While I hate saying it, I have to say it. Some docs for whatever reason: laziness, too much work, etc will brand a quick diagnosis without enough evidence. I've seen it in every field. When for example a surgeon does a bum job during a surgery-the patient can die. If a psychiatrist does it--we can unfairly commit someone, i.e. violating their constitutional rights.

Every so often, the nurse manager at the inpatient unit where I work theorizes that a patient coming in may be an actor paid by the state or a newspaper to make sure the inpatient unit is following the rules. From what I understand, these things still happen, in fact our former governor in his earlier days did this and exposed major abuses going on in a psychiatric hospital.

Her attitude? "Let them come. We're following the rules, we have nothing to fear".
 
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OtisRSB

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is there an actual STAR*D trial paper or is it a conglomeration of studies?
 

OldPsychDoc

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is there an actual STAR*D trial paper or is it a conglomeration of studies?

The data from the STAR*D trial has been rolling out in a number of papers.
 

Still Kickin

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I want to read the CATIE, STEP-BD & STAR*D trials.

So far, I just went looking for the CATIE trial. I did an Ovid Medline search for title-word "CATIE" and got tons of hits. (But lots of them have titles like "Practice in the Post-CATIE Era" or "What did we learn from CATIE", etc., so I know those aren't the actual study.)

I decided to look at the oldest articles that came up on my search thinking they might be the ones all the others were referring to. The two articles I found that looked like they might be the actual CATIE article [based on title] were more like a description of the METHODS of the CATIE trial. (I haven't finished reading them yet, but it looks like there are few, if any results presented in these papers.) So I'm thinking even these are not the "CATIE" paper.

If anyone knows the actual literature citation for these articles, please post them, I think it would make it much easier for me to find them that way. (Or - if you don't know the citation but can suggest a better search strategy, that would also be welcome...)

I am guessing I'm going to run into this looking for STEP-BD & STAR*D, too, so if anyone has the citations for THOSE (or can suggest a good search strategy), please post that, also.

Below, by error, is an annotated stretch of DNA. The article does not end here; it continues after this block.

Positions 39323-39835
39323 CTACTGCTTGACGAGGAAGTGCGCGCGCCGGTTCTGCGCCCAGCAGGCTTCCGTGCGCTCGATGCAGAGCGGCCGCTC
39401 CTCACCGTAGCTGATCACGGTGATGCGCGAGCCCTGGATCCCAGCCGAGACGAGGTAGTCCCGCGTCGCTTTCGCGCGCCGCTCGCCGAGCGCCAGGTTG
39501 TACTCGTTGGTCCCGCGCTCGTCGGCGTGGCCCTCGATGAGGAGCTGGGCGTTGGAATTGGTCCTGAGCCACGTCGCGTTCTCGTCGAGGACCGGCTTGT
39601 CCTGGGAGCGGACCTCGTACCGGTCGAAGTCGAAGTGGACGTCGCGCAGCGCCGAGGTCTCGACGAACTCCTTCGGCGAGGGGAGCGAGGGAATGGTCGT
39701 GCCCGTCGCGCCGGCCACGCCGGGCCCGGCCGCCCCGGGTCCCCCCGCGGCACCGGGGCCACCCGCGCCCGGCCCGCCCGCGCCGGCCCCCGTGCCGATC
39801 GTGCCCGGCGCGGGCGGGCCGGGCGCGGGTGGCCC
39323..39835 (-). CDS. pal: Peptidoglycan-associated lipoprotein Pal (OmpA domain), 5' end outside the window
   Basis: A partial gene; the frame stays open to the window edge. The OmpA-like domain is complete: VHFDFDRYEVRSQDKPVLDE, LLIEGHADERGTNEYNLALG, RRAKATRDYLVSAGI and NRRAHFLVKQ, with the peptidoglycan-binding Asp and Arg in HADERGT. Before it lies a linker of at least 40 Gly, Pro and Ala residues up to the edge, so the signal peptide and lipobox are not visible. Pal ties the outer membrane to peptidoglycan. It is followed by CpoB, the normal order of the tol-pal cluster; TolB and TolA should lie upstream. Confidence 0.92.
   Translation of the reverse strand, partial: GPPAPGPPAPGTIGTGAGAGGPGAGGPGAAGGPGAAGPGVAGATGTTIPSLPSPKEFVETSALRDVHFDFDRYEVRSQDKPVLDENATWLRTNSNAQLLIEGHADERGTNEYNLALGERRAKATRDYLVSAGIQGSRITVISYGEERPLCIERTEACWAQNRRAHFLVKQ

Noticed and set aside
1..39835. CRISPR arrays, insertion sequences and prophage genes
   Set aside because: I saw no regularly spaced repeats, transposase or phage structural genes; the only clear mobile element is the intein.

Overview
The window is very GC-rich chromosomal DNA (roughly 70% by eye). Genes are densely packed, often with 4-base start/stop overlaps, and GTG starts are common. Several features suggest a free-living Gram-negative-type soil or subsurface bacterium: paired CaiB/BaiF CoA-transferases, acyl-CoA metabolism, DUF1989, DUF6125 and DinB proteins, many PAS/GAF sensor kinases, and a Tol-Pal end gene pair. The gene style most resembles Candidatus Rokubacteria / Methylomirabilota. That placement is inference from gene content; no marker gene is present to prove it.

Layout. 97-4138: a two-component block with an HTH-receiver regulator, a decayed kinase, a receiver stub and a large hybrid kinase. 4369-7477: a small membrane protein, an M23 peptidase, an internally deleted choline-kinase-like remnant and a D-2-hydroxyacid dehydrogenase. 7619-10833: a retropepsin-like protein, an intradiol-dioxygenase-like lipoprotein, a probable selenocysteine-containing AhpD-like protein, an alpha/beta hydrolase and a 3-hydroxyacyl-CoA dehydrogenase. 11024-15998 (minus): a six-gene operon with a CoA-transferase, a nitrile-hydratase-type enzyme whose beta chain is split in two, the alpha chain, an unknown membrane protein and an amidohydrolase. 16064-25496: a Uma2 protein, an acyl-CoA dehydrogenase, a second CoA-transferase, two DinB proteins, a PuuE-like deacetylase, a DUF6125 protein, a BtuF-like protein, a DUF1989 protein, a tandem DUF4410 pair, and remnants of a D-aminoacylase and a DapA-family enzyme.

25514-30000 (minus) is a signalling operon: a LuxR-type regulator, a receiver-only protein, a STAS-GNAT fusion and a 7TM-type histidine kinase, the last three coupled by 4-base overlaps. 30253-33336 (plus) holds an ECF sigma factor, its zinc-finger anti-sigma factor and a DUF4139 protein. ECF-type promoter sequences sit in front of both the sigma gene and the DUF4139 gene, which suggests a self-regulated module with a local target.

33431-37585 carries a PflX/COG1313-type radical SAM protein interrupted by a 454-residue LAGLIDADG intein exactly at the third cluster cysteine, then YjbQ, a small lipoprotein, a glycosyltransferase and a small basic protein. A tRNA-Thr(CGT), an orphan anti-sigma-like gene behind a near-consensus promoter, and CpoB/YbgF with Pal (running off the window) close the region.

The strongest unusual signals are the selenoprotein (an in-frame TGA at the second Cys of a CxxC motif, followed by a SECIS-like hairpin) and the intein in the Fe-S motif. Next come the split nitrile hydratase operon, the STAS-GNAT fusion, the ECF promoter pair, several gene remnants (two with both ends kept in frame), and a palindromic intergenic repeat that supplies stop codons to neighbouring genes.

THANKS!
-Still Kickin
 

BabyPsychDoc

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I want to read the CATIE, STEP-BD & STAR*D trials.

So far, I just went looking for the CATIE trial. I did an Ovid Medline search for title-word "CATIE" and got tons of hits. (But lots of them have titles like "Practice in the Post-CATIE Era" or "What did we learn from CATIE", etc., so I know those aren't the actual study.)

I decided to look at the oldest articles that came up on my search thinking they might be the ones all the others were referring to. The two articles I found that looked like they might be the actual CATIE article [based on title] were more like a description of the METHODS of the CATIE trial. (I haven't finished reading them yet, but it looks like there are few, if any results presented in these papers.) So I'm thinking even these are not the "CATIE" paper.

If anyone knows the actual literature citation for these articles, please post them, I think it would make it much easier for me to find them that way. (Or - if you don't know the citation but can suggest a better search strategy, that would also be welcome...)

I am guessing I'm going to run into this looking for STEP-BD & STAR*D, too, so if anyone has the citations for THOSE (or can suggest a good search strategy), please post that, also.

THANKS!
-Still Kickin
If I remember correctly, the NAMI website has links to the trial reports (CATIE I remember for sure).
 

blabbyblab

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The Epidemiological Catchment Area Project is where a lot of the statistics in psychiatry originated, like 1/100 people are schizophrenic.